What else could you do, really? If John’s infidelity was going to break you apart, the time to leave was before moving from Seattle. But you were a pregnant mother with only a high school diploma – the prospect of single motherhood had scared the hell out of you. And there was your image to think of – how would it look to leave your newly maimed and unemployed husband to face surgery and rehab on his own? It wasn’t as if Trixie or Bambi – or whatever the blonde’s name was – would be there for John. You had to save face and stand by your man.
The main reason you didn’t leave him, the one you barely admitted to yourself, was you couldn’t bear the thought of facing your family and admitting you had made a huge mistake and that Lily and Doris-the-voice-of-righteousness had been right. Your headlong rush into yet another disastrous relationship had finally caught you, that your taste in men was truly self-destructive.
So you stayed, even though you had reached the latter part of “for better or worse.” Until the night you hit the playpen and the wall.
You turn the corner, and you see John standing in his office with the managing partner Eddie Harris. Your attention focuses on John immediately, and you stare at your husband, who is still incredibly handsome but slightly off. His clothes are right: button-down shirt neatly pressed and sleeves pushed back just far enough to look casual yet cool, form-fitting khaki pants complemented by tasseled loafers. It’s his face that’s wrong – the sagging cheeks and somewhat dazed look in his eyes take the edge off the usual confident, brash persona of the Realtor of the Year, Seattle’s former best hope for the World Series. This is a man whose vitality has dimmed, who has suffered a serious setback and is realizing what he has to lose. You almost feel sorry for him then you think of Alicia and square your shoulders. There’s no turning back now.
They’ve spotted you. John’s brow furrows in shock and surprise then, oh God, his face lights up with genuine happiness.
Those good times John foretold didn’t stay long. Smelling easy money, a flood of people earned their real estate licenses and jumped into the housing arena. The flow of John’s sales slowed to a stream, became a trickle. One day he returned home to inform you he’d missed his sales numbers for the quarter. He went out to the backyard. Five minutes later you happened to look out the kitchen window to see him knuckling a baseball and staring at the back fence. Suddenly he whipped his arm up, a blur of motion, and the ball shot straight at the wooden structure. You flinched and looked away just before hearing the explosive impact and hurried back to preparing dinner.
John started drinking after work. Not much – a half bottle of wine, half of a six-pack, just to take the edge off, he told you. After spending an entire day driving fussy couples to look at eight, nine houses only to have them change their mind or insist on seeing another eight listings wore his nerves down. It grew to a whole bottle, the full six-pack. His temper didn’t always recover from his day at the office.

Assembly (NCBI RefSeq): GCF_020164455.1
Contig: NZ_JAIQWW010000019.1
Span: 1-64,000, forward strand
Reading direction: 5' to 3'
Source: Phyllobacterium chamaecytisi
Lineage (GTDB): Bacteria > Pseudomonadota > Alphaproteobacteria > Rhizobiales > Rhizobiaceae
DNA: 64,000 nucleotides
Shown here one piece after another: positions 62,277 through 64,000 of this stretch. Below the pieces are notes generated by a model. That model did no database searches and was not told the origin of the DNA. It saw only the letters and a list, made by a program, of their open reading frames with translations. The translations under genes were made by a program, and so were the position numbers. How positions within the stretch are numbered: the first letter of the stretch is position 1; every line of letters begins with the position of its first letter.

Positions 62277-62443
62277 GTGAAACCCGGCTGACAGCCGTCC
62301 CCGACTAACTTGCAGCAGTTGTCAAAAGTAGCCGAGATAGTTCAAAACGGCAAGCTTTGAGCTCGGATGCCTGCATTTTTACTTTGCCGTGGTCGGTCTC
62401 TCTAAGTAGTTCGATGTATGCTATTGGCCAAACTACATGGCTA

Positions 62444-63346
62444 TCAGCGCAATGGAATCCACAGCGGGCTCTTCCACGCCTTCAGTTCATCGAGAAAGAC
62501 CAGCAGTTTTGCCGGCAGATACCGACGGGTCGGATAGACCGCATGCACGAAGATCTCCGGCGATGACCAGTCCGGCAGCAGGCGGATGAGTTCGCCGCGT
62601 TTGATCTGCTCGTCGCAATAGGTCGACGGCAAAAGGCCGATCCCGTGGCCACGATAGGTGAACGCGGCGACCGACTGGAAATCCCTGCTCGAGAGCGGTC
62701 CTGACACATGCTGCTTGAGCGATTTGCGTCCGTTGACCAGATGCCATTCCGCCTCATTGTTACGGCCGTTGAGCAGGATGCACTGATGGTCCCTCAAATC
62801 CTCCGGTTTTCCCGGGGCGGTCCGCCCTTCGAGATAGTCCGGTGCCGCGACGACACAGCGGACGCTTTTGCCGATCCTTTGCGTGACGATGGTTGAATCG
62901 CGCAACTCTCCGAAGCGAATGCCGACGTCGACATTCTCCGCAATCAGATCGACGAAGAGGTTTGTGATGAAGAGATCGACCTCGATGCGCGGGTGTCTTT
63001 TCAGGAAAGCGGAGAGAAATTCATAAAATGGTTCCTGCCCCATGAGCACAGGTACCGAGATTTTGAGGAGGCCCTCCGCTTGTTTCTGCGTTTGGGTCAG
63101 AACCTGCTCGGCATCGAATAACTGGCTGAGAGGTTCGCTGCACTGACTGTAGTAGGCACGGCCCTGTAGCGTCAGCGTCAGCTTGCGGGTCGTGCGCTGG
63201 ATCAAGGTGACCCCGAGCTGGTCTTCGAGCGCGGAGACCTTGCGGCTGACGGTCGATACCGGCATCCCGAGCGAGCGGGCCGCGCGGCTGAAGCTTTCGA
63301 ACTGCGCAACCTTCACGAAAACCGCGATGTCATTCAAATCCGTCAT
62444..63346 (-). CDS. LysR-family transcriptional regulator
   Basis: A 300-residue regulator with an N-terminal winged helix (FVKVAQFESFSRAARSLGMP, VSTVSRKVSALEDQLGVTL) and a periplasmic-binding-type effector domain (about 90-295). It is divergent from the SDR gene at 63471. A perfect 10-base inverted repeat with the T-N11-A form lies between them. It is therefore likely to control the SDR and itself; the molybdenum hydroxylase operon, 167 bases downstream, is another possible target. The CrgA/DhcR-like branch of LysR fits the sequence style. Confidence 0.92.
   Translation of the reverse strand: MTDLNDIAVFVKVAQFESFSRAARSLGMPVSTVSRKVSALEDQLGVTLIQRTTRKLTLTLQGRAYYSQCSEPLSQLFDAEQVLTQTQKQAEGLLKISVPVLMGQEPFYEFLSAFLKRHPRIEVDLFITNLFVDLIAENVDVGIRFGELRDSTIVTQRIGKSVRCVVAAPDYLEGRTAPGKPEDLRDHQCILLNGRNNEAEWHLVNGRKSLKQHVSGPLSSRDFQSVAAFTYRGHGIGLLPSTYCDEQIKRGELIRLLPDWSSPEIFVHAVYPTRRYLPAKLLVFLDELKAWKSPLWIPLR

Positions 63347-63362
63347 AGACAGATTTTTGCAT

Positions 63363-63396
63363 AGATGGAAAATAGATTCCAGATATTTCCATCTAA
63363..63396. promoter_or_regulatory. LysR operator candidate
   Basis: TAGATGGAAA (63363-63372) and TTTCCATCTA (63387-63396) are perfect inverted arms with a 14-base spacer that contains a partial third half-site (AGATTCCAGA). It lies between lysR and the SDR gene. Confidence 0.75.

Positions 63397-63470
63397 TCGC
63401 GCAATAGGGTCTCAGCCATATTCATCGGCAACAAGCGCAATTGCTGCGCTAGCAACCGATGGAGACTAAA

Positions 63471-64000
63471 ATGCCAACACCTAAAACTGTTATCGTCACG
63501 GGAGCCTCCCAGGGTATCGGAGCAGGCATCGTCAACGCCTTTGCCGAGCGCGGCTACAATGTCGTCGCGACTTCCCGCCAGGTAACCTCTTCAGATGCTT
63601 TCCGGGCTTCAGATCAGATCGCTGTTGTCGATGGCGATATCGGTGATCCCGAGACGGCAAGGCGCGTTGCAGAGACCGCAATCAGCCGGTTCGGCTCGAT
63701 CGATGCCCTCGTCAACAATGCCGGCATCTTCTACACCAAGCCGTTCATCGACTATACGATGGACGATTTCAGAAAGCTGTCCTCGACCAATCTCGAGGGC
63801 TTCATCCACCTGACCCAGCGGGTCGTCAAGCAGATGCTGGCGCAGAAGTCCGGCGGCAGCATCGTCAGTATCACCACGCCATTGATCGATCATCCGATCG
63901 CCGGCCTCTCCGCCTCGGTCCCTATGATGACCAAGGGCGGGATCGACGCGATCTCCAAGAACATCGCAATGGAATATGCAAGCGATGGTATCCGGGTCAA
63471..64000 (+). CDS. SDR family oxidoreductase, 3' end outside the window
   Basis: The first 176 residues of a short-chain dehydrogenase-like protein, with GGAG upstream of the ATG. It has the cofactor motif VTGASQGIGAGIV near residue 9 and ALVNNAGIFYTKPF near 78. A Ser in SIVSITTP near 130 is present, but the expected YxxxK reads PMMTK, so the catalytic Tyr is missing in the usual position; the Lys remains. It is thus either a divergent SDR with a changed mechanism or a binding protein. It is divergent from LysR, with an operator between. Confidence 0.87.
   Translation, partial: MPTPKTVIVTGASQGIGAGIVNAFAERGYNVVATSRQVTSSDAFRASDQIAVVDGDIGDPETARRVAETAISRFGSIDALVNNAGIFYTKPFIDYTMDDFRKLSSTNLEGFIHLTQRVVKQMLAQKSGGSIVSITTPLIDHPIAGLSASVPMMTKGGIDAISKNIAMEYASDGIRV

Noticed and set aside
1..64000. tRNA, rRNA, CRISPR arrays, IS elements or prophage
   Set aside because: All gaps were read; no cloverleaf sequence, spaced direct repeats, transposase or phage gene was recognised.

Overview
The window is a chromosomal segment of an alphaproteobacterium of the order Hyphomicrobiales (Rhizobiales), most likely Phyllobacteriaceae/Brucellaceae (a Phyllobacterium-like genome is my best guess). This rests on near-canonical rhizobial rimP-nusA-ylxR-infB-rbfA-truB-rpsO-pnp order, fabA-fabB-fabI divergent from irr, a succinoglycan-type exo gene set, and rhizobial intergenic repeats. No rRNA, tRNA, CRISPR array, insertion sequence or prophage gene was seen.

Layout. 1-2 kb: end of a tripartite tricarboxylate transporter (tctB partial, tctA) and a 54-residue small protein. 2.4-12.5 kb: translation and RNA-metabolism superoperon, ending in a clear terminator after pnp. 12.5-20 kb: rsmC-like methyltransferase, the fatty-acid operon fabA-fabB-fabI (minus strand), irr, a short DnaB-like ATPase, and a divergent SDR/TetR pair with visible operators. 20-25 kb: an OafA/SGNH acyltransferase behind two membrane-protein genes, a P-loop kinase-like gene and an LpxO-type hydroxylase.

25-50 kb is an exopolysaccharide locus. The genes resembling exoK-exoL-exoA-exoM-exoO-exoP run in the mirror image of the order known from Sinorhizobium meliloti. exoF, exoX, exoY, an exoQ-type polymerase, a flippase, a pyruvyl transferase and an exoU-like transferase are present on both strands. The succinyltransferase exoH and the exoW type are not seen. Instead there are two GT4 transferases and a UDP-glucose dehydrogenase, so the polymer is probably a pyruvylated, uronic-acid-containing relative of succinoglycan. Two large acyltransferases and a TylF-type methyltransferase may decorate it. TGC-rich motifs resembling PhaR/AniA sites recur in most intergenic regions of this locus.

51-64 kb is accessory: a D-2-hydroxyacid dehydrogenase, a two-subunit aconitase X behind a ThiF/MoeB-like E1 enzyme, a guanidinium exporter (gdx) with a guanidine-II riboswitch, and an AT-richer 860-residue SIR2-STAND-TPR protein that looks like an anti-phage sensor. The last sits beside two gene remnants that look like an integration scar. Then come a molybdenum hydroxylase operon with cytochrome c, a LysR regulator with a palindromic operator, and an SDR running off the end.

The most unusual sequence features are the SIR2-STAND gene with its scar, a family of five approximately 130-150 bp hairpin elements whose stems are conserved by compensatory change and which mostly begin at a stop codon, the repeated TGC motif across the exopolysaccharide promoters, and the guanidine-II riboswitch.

Then one night John lost a sale to a rival, and he was pissed. “Fifteen thousand dollars just went into that poaching bitch’s pocket.” He threw his briefcase into the corner of the room, where it cowered from his ire. “Eddie was all over my ass, ‘that sale was yours to lose, and you actually lost it. How could you screw it up?’ Like I haven’t brought in millions of dollars in sales and stables of customers?”
You felt your shoulders shrink as your stomach clenched. John’s face was red and you smelled alcohol. He hadn’t come home drunk before, and your nervousness ratcheted up a notch. He was building up steam, going to shove a chair across the floor again or kick the sofa. You worried that one day inanimate objects wouldn’t suffice.
Your eyes darted across to the playpen where Alicia was pulling herself up from her nap, awakened by her father’s stormy entrance. Her eyes bleary with sleep, she looked at the angry figure standing near her mother, and her face screwed up. You put a hand on John’s elbow and tugged gently toward the kitchen. “I’m sorry, John,” you said, “let me get you something to eat, and we can talk about it.” Nervousness ran to fear – something bad was going to happen. The knowledge crept over you, nebulous but certain.
He shook off your grasp. “There’s nothing to say,” he snarled. You wanted to recoil from the vaporous fumes on his breath but forced yourself to stay still. “I’m not hungry, dammit! What I need is a drink!”
“No, you definitely don’t.”
You bit your tongue, but it was too late. The silence that followed your contradiction became heavy, like the atmosphere before a thunderstorm. John stared at you, and you suddenly realized that he was still in tremendous physical shape, his hands large and strong enough to crush metal cans without effort. You swallowed and started to defuse the situation the easy way: go to the kitchen and get him a damn beer.
Alicia pulled herself up. Standing precariously on wobbly feet, she opened her mouth and let forth a banshee wail that made you both jump.
John’s glare turned on his daughter. “Shut that kid up! I swear to God, I do not need to hear anyone else scream at me today!”
You moved, but John was faster. He reached the playpen three steps before you, and before your horrified eyes he lifted her by the shoulders and shook her. Alicia’s head bobbled back and forth, her scream reverberating with his shaking.
“Stop your crying! Dammit, I said stop it!”